IV. Conclusion

*16 1. Based on the foregoing, Plaintiff was “totally disabled” according to the KPMG Employee Long-Term Disability Plan as of April 20, 2000.

2. Under the circumstances in this case, Defendant is not entitled to an offset for the retirement benefits Plaintiff rolled over into an IRA.

3. Plaintiff is entitled to and shall have judgment for disability benefits at the rate of $6,093.82 per month, beginning April 20, 2000 and continuing through May 29, 2003.

4. Plaintiff is further entitled to and shall have judgment for interest on each unpaid installment at the applicable interest rate from the first day of the month following the date that the payment was due.

5. Plaintiff shall have and recover his costs of this action, including attorney’s fees.

6. Plaintiff is ORDERED to submit to the Court within 10 days the following:

A. The total amount of benefits, as defined in item 3.

B. The total amount of interest owed, as defined in item 4.

C. The amount requested for attorney’s fees and documentation therefor, together with a costs bill.


Copr. (C) West 2007 No Claim to Orig. U.S. Govt. Works N.D.Cal.,2004.
Blankenship v. Liberty Life Assur. Co. of Boston
Not Reported in F.Supp.2d, 2004 WL 1878211 (N.D.Cal.)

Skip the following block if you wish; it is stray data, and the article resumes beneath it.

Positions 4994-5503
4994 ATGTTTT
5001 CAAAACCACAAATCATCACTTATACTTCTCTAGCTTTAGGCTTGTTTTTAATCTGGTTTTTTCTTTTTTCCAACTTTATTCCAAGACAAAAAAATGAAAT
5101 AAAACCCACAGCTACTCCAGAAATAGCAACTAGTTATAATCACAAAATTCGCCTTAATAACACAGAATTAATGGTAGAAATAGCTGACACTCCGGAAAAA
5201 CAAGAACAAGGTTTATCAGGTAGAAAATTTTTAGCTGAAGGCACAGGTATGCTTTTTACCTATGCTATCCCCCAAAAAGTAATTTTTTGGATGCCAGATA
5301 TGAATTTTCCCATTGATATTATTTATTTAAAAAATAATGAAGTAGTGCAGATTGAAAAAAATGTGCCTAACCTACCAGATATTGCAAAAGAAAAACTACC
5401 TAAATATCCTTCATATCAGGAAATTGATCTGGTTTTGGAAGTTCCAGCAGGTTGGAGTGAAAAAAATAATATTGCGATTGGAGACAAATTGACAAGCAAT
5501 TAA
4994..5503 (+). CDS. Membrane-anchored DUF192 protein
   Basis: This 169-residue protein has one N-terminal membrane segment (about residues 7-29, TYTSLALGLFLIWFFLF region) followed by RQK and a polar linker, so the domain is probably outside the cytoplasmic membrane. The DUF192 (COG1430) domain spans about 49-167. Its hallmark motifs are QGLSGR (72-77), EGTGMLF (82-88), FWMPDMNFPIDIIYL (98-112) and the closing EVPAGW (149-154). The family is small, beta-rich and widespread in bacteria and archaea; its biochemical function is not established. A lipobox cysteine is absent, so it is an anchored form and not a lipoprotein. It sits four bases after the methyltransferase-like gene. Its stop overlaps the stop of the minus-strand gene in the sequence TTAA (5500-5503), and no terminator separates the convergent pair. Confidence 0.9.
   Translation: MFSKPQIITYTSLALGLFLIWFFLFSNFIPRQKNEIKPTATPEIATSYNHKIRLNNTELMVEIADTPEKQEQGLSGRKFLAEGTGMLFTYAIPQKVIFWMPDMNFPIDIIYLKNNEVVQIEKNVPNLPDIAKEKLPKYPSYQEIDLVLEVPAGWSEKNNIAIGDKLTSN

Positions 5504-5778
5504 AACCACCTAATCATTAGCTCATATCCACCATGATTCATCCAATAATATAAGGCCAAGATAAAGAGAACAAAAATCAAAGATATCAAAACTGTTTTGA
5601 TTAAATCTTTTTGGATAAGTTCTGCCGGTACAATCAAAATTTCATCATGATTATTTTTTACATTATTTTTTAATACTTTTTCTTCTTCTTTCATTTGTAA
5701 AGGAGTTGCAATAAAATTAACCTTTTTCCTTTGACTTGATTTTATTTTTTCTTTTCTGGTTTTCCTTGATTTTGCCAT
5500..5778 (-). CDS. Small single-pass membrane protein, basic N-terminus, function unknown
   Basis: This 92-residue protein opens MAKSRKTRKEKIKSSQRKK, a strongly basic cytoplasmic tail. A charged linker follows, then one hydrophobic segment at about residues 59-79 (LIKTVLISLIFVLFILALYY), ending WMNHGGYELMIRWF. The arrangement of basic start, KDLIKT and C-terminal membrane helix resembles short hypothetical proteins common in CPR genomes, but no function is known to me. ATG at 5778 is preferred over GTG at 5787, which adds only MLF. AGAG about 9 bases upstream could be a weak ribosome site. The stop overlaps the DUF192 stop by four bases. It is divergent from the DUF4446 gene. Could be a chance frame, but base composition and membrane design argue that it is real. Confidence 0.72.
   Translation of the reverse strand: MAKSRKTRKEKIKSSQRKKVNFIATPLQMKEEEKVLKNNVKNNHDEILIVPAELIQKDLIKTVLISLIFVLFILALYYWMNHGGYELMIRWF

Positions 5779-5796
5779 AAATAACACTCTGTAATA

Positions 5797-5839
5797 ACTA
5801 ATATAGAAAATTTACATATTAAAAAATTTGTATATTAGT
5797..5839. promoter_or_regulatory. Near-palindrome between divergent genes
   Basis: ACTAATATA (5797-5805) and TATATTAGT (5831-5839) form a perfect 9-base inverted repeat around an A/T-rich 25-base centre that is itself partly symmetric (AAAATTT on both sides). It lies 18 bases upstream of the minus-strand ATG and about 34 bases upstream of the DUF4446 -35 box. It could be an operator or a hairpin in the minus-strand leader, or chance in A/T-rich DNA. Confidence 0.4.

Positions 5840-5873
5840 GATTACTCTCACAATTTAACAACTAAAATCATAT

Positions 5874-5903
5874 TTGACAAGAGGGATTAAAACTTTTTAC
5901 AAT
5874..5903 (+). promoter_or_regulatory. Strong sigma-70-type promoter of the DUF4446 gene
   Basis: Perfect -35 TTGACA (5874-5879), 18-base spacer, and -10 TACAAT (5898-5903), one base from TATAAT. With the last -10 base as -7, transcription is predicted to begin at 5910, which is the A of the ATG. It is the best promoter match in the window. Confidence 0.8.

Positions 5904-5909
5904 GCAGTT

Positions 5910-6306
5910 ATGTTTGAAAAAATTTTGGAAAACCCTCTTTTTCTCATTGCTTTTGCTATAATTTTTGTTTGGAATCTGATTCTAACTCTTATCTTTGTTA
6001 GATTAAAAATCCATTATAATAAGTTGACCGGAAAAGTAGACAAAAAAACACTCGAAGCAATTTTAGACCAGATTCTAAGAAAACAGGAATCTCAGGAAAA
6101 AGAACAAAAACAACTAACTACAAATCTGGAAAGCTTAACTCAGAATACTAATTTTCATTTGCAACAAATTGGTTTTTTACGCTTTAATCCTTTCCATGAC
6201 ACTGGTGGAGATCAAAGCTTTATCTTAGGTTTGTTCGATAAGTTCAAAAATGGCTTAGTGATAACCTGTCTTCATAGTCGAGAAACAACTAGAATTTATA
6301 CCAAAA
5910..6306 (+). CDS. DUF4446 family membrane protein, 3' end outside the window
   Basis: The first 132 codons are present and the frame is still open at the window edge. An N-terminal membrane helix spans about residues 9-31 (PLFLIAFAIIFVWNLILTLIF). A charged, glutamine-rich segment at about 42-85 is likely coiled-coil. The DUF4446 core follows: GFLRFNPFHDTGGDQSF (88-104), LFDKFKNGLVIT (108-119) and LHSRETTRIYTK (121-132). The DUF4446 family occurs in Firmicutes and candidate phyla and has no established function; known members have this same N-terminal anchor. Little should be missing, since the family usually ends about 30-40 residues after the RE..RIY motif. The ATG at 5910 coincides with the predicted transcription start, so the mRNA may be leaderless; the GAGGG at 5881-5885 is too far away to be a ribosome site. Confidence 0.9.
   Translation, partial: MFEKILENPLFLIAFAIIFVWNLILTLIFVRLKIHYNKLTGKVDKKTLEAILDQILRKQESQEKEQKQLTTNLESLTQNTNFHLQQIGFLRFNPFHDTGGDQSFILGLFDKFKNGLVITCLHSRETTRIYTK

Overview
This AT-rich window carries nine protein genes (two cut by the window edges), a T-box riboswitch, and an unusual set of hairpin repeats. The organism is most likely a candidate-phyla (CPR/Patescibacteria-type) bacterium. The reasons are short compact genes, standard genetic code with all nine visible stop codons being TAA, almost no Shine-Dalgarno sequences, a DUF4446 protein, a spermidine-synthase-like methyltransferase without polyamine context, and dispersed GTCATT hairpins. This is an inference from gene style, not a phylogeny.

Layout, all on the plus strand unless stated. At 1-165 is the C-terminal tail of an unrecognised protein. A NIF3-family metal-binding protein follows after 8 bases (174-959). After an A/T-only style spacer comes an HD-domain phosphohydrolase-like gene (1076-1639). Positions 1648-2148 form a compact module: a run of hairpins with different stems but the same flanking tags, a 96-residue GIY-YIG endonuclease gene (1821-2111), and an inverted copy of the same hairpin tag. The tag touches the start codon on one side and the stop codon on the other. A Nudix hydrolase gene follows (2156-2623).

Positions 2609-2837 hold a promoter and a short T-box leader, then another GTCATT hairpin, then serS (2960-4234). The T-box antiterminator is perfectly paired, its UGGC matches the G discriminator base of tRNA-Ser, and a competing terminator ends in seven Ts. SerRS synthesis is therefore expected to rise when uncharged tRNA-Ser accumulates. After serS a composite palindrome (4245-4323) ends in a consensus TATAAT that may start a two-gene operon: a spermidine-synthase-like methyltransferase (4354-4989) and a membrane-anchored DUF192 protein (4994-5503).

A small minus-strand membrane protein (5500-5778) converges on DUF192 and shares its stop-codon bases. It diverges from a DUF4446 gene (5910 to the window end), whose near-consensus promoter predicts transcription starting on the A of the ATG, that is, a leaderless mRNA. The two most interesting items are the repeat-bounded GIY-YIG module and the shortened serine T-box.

Motions, Pleadings and Filings (Back to top)

2004 WL 2159581 (Trial Motion, Memorandum and Affidavit) Plaintiff’s Memorandum Re: Computation of Benefits Due, Interest, Costs and Attorney’s Fees (Aug. 30, 2004) Original Image of this Document (PDF)
2004 WL 2159236 (Trial Motion, Memorandum and Affidavit) Plaintiff’s Supplemental Trial Brief (Jul. 29, 2004) Original Image of this Document (PDF)
2004 WL 2159240 (Trial Motion, Memorandum and Affidavit) Liberty Life Assurance Company of Boston’s Response to Plaintiff’s Supplemental Trial Brief (Jul. 26, 2004) Original Image of this Document (PDF)
2003 WL 23794480 (Trial Pleading) Liberty Life Assurance Company of Boston’s Answer to Plaintiff’s Complaint (May 28, 2003) Original Image of this Document (PDF)
3:03cv01132 (Docket) (Mar. 17, 2003)
2001 WL 34660796 (Trial Pleading) Complaint (Mar. 9, 2001) Original Image of this Document (PDF)